PS2 Game Reviews: Lord of the Rings: Return of the King Review

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Lord of the Rings: Return of the King Review

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Graphics:

 

9.3

Gameplay:

 

8.4

Sound:

 

9.8

Control:

 

8.3

Replay Value:

 

8.3

Overall Rating:       8.7

 

 

Online Gameplay:

Not Rated

Release Date:

Jan 1 1900 12:00AM

  With few exceptions, games based on movies flat out stink. Starting with the famed Atari 2600 stinker E.T, and continuing to the buggy Enter The Matrix, it seems that developers just can't turn a good movie into a good game. EA has worked hard to distance themselves from this problem and while the previous Lord of the Rings game was good, it didn't quite live up to both of the movies it represented. It seems that the third time around is the charm, however, and LOTR: Return of the King is a solid game that manages to capture the wonderful cinematic feel of the trilogy.

   ROTK's story actually picks up towards the end of The Two Towers at the battle of Helms Deep. Before even going to an options screen, you're thrown into the thick of the battle and are gently guided through the game's controls and fighting mechanics. After completing that short level, you are taken to a main screen where you can choose the path you wish to take through the game. The path of the king, path of the wizard, and path of the hobbit all closely follow the movie's plot and take you on a journey with each character through Middle Earth. If you haven't read the books or seen the movies, you'll probably have a difficult time following the story, though EA does an admirable job of making the pieces fit together, it's tough to cram that much story into a short game.

   At its core, Return of the King is a basic fighting game. Your job is to battle through hordes of enemies while trying to keep your combo meter at its highest level. After you've completed a level, you receive a grade based on your performance, and you can then use the points you earn to unlock new moves for your character, or the entire fellowship. The combo system is easy to learn, and while there are lots of moves at your disposal, you will likely find a few combinations that you can use over and over again. In addition to just fighting bad guys over and over, you can interact with various aspects of the environment, and even guide Frodo and Sam through a level with your main goal is to seek shelter to hide from flying beasts of the Nazgul while all the while fighting your way through a ferocious battle. The action is fast-paced, and never slows down through the game, and despite the fact that it's a simple brawler, it never gets boring. The distinct lack of checkpoints is probably the game's biggest flaw, as it seems to have just been done to artificially extend the length of the game. In this day and age, there's really no good reason for doing this to make a game last longer.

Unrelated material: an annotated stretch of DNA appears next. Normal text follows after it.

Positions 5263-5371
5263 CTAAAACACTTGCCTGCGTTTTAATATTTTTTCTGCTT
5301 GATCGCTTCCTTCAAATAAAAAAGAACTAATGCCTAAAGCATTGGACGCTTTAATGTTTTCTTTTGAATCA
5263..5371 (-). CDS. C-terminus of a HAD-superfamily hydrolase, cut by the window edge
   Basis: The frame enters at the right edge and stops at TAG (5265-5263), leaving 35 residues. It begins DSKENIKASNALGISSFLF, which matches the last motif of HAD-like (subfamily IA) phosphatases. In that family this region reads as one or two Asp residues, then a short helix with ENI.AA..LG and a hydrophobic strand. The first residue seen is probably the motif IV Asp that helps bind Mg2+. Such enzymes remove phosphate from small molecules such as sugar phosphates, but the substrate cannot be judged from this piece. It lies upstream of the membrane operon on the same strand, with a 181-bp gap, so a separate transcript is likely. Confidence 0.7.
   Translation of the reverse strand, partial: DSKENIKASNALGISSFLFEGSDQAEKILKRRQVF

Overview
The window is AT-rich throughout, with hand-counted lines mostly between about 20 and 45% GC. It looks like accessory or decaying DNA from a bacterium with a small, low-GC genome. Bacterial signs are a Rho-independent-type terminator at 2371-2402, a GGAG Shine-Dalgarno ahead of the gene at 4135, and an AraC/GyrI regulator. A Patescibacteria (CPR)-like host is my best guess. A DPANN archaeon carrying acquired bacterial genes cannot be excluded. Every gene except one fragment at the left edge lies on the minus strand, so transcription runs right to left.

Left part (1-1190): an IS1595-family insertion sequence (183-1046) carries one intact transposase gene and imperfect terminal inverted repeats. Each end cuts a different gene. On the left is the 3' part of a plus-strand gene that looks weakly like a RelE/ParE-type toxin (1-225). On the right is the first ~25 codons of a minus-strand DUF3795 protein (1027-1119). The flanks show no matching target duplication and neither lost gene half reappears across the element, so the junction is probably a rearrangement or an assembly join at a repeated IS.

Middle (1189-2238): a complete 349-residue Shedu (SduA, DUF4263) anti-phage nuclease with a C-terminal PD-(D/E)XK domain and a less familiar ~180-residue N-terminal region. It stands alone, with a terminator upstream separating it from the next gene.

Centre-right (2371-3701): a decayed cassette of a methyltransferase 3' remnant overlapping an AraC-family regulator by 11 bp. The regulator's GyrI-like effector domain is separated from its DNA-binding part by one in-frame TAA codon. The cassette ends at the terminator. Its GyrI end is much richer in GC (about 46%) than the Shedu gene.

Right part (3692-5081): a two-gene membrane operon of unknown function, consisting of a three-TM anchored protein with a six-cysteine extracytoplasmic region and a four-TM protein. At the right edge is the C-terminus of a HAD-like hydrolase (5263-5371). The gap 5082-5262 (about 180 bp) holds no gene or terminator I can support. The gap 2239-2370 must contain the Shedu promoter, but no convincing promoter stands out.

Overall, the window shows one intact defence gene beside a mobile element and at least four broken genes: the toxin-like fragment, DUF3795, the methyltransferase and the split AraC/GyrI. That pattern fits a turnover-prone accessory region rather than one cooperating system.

The game's graphics and presentation are second to none. From the moment the game boots up, you find yourself in an amazing battle with dozens of characters on screen at the same time. The game also seamlessly blends computer generated characters with actual film clips and will blow your mind at times with the things that it's able to do. Each character is animated as close to lifelike as you can get, and when you see the game in motion, it really is like watching the movie.

   The framerate is generally pretty solid, though there are times when heavy fog and a plethora of enemies cause it to slow down a bit. The game's camera is also problematic at times. Part of the problem is that it's designed to be cinematic which often doesn't yield the best angles for fighting. This problem is somewhat alleviated by the game making enemies translucent when they're blocking your view, but even then sometimes you just have to mash buttons and hope you're standing when the bodies clear. The bad camera angles also make it tough to find out where you supposed to go, and even though the levels are strictly linear, it's tough to figure our how to get to the next room because you just can't see the door.

   Return of the King's audio is absolutely phenomenonal. Ian McKellen himself did voice work just for the game and his narration is fantastic. Each character features their real voices from the movie, and while they do spout out catchphrases every once in a while, they are so well done it never gets obnoxious. The game supports Pro-Logic II, and when the sounds of battle mix with the beautiful score and awesome presentation, you really feel like you're controlling the movie.

   If you're a fan of the movies, books, or the previous games, Return of the King is right up your alley. The game's technical flaws are minor, and the game's only other negative point is that it's somewhat short. After you've beaten the game you can go back and play levels with different characters, though this isn't much incentive to go back. Online play, which is PS2 exclusive, is a nice addition, but ROTK isn't really a game that lends itself to online play. There's not much strategy involved, but the ability to play co-op offline was a glaring oversight in the previous games, and is nicely implemented into ROTK. Even if you're just a casual fan of the franchise, Return of the King is a solid fighting/adventure game that isn't likely to disappoint.

3/1/2004 Aaron Thomas

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